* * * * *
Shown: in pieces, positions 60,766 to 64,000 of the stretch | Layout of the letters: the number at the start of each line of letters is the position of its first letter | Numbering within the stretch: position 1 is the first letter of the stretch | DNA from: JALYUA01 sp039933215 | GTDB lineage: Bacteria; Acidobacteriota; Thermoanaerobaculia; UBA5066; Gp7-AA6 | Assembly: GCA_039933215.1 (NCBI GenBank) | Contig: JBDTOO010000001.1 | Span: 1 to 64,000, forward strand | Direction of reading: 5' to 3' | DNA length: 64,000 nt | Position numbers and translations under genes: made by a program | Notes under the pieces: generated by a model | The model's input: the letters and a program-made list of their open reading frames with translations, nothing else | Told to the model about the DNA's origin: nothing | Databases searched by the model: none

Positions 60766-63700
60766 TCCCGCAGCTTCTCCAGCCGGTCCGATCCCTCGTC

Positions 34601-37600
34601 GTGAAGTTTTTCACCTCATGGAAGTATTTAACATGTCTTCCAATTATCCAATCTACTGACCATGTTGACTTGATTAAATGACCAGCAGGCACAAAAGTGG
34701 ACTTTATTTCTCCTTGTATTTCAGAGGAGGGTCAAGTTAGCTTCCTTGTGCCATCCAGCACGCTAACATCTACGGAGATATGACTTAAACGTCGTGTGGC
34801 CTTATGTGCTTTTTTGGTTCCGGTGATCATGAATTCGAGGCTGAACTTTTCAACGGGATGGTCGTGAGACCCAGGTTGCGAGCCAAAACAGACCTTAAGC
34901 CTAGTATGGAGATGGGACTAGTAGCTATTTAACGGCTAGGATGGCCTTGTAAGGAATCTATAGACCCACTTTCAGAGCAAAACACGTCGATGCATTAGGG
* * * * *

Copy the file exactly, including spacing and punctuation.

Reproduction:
Shown: in pieces, positions 60,766 to 64,000 of the stretch | Layout of the letters: the number at the start of each line of letters is the position of its first letter | Numbering within the stretch: position 1 is the first letter of the stretch | DNA from: JALYUA01 sp039933215 | GTDB lineage: Bacteria; Acidobacteriota; Thermoanaerobaculia; UBA5066; Gp7-AA6 | Assembly: GCA_039933215.1 (NCBI GenBank) | Contig: JBDTOO010000001.1 | Span: 1 to 64,000, forward strand | Direction of reading: 5' to 3' | DNA length: 64,000 nt | Position numbers and translations under genes: made by a program | Notes under the pieces: generated by a model | The model's input: the letters and a program-made list of their open reading frames with translations, nothing else | Told to the model about the DNA's origin: nothing | Databases searched by the model: none

Positions 60766-63700
60766 TCCCGCAGCTTCTCCAGCCGGTCCGATCCCTCGTC

Positions 34601-37600
34601 GTGAAGTTTTTCACCTCATGGAAGTATTTAACATGTCTTCCAATTATCCAATCTACTGACCATGTTGACTTGATTAAATGACCAGCAGGCACAAAAGTGG
34701 ACTTTATTTCTCCTTGTATTTCAGAGGAGGGTCAAGTTAGCTTCCTTGTGCCATCCAGCACGCTAACATCTACGGAGATATGACTTAAACGTCGTGTGGC
34801 CTTATGTGCTTTTTTGGTTCCGGTGATCATGAATTCGAGGCTGAACTTTTCAACGGGATGGTCGTGAGACCCAGGTTGCGAGCCAAAACAGACCTTAAGC
34901 CTAGTATGGAGATGGGACTAGTAGCTATTTAACGGCTAGGATGGCCTTGTAAGGAATCTATAGACCCACTTTCAGAGCAAAACACGTCGATGCATTAGGG